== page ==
Acting under the cover of a Hollywood producer scouting a location for a science fiction film, a CIA agent launches a dangerous operation to rescue six Americans in Tehran during the U.S. hostage crisis in Iran in 1980.
Based on the true childhood experiences of Noah Baumbach and his brother, The Squid and the Whale tells the touching story of two young boys dealing with their parents' divorce in Brooklyn in the 1980s.
Matt King's family has lived in Hawaii for generations. His extended family - namely he and his many cousins - own 25,000 acres of undeveloped land on Kauai held in trust, which ends in seven years. The easiest thing for the family to do is sell the land before the seven years is up, which is all the talk in the state, as, to whom they sell the property could very well change the face of Kauai. Despite the vast wealth that comes with the land, Matt has decided to live solely on what he earns as a Honolulu lawyer. However, Matt has not had a perfect life living in Hawaiian paradise as many believe. He and his wife Elizabeth were having problems in their marriage. She recently got into a boating accident which has placed her in a coma. Their seventeen year old daughter Alex is in boarding school on the big island since they couldn't handle her rebellion, which was made all the worse by an argument of an unknown nature between mother and daughter during Alex's last visit home. And their ... Written by
When Matt and Alexandra talk with Robert Forster's character on his back porch, he changes seats at the table between shots. Between cuts he moves from the chair nearest the lake, to the chair closest to the sun room, back to the chair nearest the lake. See more »
My friends on the mainland think just because I live in Hawaii, I live in paradise. Like a permanent vacation. We're all just out here sipping Mai Tais, shaking our hips, and catching waves. Are they insane?
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Ka Mele Oku'u Pu'uwai
Arranged by Sol Hoopii Jr. (as Solomon Ho'opi'i)
Performed by Sol Hoopii's Novelty Trio
Courtesy of Sony Music Entertainment
By arrangement with Sony Music Licensing See more »
This is a great movie, no doubt about it. But given the combination of golden globe, Oscar buzz and positive feedback on IMDb, I expected much more.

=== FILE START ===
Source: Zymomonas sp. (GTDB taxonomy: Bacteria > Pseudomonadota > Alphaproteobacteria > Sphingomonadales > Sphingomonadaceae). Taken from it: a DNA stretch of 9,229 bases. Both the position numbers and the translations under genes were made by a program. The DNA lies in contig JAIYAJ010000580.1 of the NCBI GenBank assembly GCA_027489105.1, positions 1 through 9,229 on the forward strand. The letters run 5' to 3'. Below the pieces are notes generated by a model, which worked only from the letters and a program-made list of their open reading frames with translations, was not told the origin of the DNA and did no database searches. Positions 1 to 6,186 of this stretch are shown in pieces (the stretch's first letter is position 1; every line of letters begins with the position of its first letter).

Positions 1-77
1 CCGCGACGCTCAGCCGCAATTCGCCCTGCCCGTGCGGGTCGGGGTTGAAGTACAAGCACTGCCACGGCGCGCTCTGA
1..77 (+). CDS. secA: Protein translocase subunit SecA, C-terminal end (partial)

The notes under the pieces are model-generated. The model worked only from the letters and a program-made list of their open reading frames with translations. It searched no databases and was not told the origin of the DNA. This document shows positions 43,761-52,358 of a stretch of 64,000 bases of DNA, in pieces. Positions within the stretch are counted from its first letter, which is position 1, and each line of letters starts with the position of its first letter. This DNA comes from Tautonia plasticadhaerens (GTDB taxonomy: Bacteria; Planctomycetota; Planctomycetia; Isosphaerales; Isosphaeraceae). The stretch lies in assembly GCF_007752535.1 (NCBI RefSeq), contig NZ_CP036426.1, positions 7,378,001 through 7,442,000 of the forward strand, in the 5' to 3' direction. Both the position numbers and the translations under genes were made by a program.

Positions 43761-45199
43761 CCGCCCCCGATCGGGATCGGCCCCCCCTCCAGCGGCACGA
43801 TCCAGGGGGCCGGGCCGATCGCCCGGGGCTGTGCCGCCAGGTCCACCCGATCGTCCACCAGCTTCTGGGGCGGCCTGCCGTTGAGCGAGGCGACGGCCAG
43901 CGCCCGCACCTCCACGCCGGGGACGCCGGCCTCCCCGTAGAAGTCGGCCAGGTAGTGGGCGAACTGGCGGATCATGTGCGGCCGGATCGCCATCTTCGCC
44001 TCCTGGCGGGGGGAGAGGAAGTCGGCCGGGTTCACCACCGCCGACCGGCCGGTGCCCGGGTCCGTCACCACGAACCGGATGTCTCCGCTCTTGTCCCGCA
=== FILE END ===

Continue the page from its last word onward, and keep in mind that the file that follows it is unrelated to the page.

The story and the premise of the movie is perfect. In fact, the tagline caught my attention enormously: "trying to reconnect with daughters." That is exactly the type of movie I like. Instantly, I could tell this was a movie about character development and human connection, usually the type of movies with the greatest potential.
Unfortunately, it was merely decent, but not special. It felt like the movie built up so much potential, but failed to release it at a certain point during the movie. The whole movie, for me, felt too introductory in nature. Not necessarily the plot, because the plot does evolve, but the overall "feel" of the movie felt preliminary to a bigger and more dramatic event which never happened.
It's not easy to explain my feelings towards the movie because the fault wasn't necessarily technical or specific. But it did linger around and distracted my viewing somewhat. I felt like there was still more to explore in both Clooney's character and the character of his daughters. Also, I think this element alone impacted on Clooney's performance. His performance was good, definitely, but again, because I felt like there was more to be explored, naturally, I also felt like his performance could have been added to (but not necessarily improved).
Given the Oscar buzz of this movie, I have to compare it to other movies of a similar nature. And unfortunately, I didn't feel like there was sufficient connection between the characters...although the potential to reach that connection was established, it was not acted upon in my opinion. Unfortunately I have to say there have been better developed "re-establishing connection" movies.
In summary, this is an enjoyable movie, but it is missing some important elements which deteriorates the viewing experience to some extent.
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